A Norwich unemployment tribunal has announced a landmark ruling on case of a vegan sacked by his employers. The judge concluded ethical veganism is a philosophical belief and is therefore protected by law.
An employee of the League Against Cruel Sports, Jordi Casamitjana said he had been sacked him from his job after he raised concerns that the League’s pension fund was being invested in companies involved in animal testing.
He claims he was unfairly disciplined for making this disclosure and that the decision to dismiss him was because of his philosophical belief in ethical veganism.
At the tribunal in Norwich today (3rd), judge Robin Postle gave a short summary judgment, ruling that ethical veganism satisfies the tests required for it to be a philosophical belief and is therefore protected under the Equality Act 2010.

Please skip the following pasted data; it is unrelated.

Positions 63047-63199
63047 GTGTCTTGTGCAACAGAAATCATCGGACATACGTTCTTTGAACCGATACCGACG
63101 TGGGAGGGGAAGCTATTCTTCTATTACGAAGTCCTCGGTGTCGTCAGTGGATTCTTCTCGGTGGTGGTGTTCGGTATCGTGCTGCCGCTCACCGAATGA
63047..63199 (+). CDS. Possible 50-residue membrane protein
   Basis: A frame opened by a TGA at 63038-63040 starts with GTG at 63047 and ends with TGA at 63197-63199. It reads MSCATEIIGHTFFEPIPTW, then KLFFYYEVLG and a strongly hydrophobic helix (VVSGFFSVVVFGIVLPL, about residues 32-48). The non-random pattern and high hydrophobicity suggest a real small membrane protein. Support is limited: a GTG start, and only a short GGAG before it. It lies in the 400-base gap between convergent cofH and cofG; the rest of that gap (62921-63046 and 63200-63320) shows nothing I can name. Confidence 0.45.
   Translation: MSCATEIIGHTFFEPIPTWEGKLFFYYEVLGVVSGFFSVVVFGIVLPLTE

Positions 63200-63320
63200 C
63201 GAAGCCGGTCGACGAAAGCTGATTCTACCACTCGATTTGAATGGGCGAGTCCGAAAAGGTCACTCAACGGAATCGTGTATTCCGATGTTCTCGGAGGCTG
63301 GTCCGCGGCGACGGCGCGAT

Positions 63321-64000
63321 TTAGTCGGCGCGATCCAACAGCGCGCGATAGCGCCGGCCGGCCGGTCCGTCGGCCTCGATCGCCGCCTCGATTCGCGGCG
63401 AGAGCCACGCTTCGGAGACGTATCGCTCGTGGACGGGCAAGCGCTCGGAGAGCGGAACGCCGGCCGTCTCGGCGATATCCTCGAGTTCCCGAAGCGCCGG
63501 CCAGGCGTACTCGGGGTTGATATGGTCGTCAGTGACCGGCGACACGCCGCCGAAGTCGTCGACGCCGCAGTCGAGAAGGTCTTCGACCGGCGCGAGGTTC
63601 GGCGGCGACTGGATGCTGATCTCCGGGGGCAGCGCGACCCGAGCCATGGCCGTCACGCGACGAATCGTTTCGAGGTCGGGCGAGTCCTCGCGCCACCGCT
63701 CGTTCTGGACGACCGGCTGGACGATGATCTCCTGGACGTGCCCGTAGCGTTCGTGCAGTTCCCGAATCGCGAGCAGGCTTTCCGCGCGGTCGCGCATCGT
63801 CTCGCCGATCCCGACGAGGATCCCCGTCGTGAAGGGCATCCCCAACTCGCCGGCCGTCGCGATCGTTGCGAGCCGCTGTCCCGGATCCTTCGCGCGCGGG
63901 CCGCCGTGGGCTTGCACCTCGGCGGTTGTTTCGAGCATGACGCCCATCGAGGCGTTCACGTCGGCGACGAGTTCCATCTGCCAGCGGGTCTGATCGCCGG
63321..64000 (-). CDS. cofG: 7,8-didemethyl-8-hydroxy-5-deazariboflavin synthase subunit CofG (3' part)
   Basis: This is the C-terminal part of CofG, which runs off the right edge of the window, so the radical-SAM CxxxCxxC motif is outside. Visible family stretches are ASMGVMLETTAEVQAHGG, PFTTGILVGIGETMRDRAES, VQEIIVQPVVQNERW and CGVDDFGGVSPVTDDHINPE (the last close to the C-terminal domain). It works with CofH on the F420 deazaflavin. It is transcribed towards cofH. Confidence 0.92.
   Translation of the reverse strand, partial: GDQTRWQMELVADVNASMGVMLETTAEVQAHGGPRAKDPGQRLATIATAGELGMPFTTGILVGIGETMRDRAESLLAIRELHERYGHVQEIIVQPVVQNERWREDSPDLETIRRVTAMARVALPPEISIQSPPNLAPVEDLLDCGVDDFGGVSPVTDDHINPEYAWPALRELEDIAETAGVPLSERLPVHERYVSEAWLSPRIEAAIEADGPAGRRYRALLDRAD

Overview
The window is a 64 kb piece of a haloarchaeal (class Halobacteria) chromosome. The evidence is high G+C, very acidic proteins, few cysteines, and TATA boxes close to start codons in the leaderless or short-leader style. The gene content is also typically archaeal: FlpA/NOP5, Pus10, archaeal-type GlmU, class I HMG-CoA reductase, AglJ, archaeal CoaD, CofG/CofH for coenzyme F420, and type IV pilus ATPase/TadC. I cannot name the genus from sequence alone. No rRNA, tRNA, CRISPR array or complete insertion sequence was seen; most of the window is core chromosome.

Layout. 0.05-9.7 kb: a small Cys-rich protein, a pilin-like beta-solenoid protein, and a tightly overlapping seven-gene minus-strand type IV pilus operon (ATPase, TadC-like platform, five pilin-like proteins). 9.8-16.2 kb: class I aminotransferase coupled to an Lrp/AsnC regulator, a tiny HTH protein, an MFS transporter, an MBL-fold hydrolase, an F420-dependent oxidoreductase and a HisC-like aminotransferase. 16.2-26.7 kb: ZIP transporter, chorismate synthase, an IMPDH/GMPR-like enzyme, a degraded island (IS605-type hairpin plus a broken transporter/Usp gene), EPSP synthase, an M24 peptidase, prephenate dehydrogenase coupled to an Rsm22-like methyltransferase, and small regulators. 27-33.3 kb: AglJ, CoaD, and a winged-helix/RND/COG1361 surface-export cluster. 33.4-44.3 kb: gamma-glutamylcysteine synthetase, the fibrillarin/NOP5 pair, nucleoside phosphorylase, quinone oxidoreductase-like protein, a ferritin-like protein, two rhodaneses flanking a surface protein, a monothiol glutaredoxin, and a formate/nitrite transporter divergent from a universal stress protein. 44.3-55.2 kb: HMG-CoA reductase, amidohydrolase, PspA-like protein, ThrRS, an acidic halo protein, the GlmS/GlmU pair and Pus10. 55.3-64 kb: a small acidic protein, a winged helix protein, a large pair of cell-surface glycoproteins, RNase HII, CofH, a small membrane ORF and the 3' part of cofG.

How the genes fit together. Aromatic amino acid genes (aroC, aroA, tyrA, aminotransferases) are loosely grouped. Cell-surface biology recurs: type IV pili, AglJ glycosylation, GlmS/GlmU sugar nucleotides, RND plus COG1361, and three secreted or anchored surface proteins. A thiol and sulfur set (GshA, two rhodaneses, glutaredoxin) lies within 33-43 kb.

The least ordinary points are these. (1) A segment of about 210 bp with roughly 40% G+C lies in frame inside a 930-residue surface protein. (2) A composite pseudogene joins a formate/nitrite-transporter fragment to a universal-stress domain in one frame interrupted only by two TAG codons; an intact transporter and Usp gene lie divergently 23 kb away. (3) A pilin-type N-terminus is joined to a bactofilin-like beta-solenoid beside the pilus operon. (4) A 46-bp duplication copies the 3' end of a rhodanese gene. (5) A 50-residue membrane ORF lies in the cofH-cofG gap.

He also ruled that Casamitjana, 55, who lives in London, adheres to the belief of ethical veganism.
For a belief to be protected under the act, it must meet a series of tests including being worthy of respect in a democratic society, being compatible with human dignity and not conflicting with the fundamental rights of others.
The ruling means ethical vegans are entitled to protection from discrimination.
Describing ethical veganism as something which impacts his everyday life, Casamitjana will, for example, walk instead of catching a bus to avoid any crashes with insects or birds, as well as excluding any products made from animal exploitation like wool, leather, and animal testing.